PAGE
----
Diné

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I was honored to sit on the panel, “Building Community Awareness through Long Form Documentaries” at the AFI SilverDocs Festival this year. Moderated by Doug McKenney, Executive Producer of CPB’s Public Awareness Initiative, the panel also included Sandy St. Louis, Project Manager for Frontline’s Dropout Nation, Jacquie Jones, Executive Director of the National Black Programming Consortium and Executive Producer of DC Met: Life Inside School Reform and Tanishia Williams-Minor, the high school principal featured in DC Met.

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I watched a filmed called Sip'ohi- El Lugar Del Mansdure directed by Sebastian Lingiardi. It was a film about the Wichi Tribe in Argentina. The opening of the film we see a close up of someone trying to create a fire. It goes into this great creation story, oral traditions in the tribe. The main character is, Gustavo, a member of the tribe who has left the city life to go back home, or as we Natives in the US would say, “going back to the rez.” What drew me into the film within the first few frames was the language.

When you think of Native American music, do marching bands, trumpets, clarinets and flutes come to mind? If not, Cathleen O’Connell has a story for you.

In her latest documentary, Sousa on the Rez: Marching to the Beat of a Different Drum, O’Connell uncovers a musical tradition that has largely been forgotten in America--the Native American marching band.

For Italian Americans and Native Americans living in and around Denver, Colorado, Christopher Columbus and the holiday honoring him are subjects of heated debate. In the new documentary, Columbus Day Legacy, Navajo filmmaker Bennie Klain presents viewers with both sides of the conflict.

I had the opportunity to interview Frank Blythe, who is my grandpa and Founding Executive Director of Native American Public Telecommunications, Inc. (NAPT), as well as my mom, Francine Blythe, who is Executive Director of the National Geographic All Roads Film Project. The three of us were in Albuquerque, New Mexico, at the same time and we got together for a cookout.

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Sitting in the cafe of The Magnolia hotel in downtown Denver, Colorado, this morning, a slice of gratitude shined on me. I was chewing on my strawberry cream cheese bagel—completely off my diet—reading a poem. It dawned on me that I am where I was intended to be and I could trace my footsteps back to a pink flyer I saw on the San Juan College campus in Farmington, New Mexico.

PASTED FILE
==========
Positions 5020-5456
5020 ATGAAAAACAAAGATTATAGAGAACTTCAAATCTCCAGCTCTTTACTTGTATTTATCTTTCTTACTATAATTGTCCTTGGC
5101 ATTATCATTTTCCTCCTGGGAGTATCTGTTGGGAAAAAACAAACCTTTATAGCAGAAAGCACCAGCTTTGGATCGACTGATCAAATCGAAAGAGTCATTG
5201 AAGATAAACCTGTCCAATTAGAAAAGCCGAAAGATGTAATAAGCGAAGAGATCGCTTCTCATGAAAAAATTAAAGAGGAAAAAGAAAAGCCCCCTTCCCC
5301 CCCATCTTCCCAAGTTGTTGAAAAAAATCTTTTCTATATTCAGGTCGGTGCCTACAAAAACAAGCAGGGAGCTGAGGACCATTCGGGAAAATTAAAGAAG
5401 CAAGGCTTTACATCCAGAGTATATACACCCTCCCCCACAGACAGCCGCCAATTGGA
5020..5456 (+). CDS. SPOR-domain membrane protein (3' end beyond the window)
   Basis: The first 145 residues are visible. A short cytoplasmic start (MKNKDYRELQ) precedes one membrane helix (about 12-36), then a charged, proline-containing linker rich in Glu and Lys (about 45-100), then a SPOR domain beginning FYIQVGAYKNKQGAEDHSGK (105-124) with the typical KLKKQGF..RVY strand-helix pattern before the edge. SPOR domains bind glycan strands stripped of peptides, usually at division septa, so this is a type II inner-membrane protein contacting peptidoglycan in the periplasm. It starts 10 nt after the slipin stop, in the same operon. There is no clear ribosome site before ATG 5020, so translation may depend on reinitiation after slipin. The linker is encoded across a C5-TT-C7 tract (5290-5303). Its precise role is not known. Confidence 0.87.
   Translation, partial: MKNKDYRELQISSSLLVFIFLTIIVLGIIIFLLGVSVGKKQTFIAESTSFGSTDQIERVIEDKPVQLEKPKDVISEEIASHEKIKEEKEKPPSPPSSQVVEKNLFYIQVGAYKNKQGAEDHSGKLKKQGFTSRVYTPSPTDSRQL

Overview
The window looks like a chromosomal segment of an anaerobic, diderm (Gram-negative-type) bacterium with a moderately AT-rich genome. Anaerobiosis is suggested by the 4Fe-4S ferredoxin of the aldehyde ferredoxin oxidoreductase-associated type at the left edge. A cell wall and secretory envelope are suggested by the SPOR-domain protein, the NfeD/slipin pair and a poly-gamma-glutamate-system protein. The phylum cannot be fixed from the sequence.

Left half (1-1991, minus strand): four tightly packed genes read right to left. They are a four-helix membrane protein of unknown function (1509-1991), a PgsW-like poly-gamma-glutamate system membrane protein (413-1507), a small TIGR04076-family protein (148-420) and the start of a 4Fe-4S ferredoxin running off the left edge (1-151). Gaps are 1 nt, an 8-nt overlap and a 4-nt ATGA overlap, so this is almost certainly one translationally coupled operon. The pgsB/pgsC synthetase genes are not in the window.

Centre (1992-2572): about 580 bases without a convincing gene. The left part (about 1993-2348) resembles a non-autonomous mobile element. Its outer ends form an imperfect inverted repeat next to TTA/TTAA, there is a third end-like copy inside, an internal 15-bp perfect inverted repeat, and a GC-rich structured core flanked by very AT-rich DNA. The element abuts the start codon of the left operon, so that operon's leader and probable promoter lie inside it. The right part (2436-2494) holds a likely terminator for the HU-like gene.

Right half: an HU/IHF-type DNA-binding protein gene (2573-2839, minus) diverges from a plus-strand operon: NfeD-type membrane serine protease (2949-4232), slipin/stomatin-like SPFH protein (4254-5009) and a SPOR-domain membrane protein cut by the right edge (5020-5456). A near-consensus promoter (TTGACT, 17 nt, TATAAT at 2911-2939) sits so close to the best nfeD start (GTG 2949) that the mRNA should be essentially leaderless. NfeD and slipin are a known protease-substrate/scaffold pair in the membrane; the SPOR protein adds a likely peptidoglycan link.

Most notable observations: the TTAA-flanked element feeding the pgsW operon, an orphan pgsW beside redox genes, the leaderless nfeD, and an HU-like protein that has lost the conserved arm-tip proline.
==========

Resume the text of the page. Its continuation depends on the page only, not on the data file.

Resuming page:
Three super heroines (the Three Sisters) share their thoughts on the environment and the concept of environmentalism as they protect Turtle Island from an Evil Spirit.

An exploration on the cultural, historical and educational importance of Native language preservation.

A re-interpretation of our national anthem, featuring the voice of 18-year-old Braunwyn Walsh (Navajo/Diné).

What does the future hold for us? Who can we turn to for guidance?

Watch and vote for Horse You See, a film in the final category for the PBS Online Film Festival, Offbeat.

During the first week of October, the University of Nebraska-Lincoln and the Cooper Gallery in Morrill Hall opened "A Turning Point: Navajo Weaving in the Late 20th Century," an exhibition showcasing modern Navajo textiles reflecting a culture balancing both tradition and change. The exhibit's opening coincided with the Textile

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Filmmakers


• Four Films on Special to Mark June Events
• 'Navajo Code Talkers' Featured on AAPB Through June 12
• Native American Perspectives on Law Enforcement
• 40 Years | 40 Films | 40 Weeks | June Films
• Upcoming Screenings
• New! Viewer Discussion Guide: We Breathe Again
• Two New Films Screen Together on the Navajo Documentary Film Tour
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Educators

Lake of Betrayal looks at the Seneca Nation’s fight to protect its sovereignty against a backdrop of a federal Indian Termination policy, pork-barrel politics, and undis